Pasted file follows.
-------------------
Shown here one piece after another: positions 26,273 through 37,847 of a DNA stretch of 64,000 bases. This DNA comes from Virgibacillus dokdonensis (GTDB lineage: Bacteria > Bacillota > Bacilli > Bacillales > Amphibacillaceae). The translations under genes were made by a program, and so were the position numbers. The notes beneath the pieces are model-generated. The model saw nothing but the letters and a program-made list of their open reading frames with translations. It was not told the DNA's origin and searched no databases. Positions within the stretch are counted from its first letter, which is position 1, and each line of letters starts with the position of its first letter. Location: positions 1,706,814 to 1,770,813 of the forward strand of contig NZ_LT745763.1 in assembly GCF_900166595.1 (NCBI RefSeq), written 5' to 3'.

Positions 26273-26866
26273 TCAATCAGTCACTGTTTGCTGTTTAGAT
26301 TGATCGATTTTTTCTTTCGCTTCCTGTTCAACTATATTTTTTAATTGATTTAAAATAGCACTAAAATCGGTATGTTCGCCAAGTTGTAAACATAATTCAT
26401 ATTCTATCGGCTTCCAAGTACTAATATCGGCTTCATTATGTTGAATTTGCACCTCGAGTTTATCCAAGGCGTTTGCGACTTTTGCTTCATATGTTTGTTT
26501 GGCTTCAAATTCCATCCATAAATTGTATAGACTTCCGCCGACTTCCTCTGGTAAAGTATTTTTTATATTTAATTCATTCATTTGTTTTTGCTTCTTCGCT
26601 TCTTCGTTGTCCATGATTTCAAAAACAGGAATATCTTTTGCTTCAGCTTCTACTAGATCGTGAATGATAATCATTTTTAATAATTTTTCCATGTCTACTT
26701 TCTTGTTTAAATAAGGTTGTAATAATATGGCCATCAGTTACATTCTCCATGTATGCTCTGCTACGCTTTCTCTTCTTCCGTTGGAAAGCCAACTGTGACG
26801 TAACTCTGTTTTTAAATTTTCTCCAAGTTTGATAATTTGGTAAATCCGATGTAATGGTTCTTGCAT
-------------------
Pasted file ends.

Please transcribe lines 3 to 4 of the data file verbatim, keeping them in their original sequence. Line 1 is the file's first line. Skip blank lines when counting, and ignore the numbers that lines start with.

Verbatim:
26273 TCAATCAGTCACTGTTTGCTGTTTAGAT
26301 TGATCGATTTTTTCTTTCGCTTCCTGTTCAACTATATTTTTTAATTGATTTAAAATAGCACTAAAATCGGTATGTTCGCCAAGTTGTAAACATAATTCAT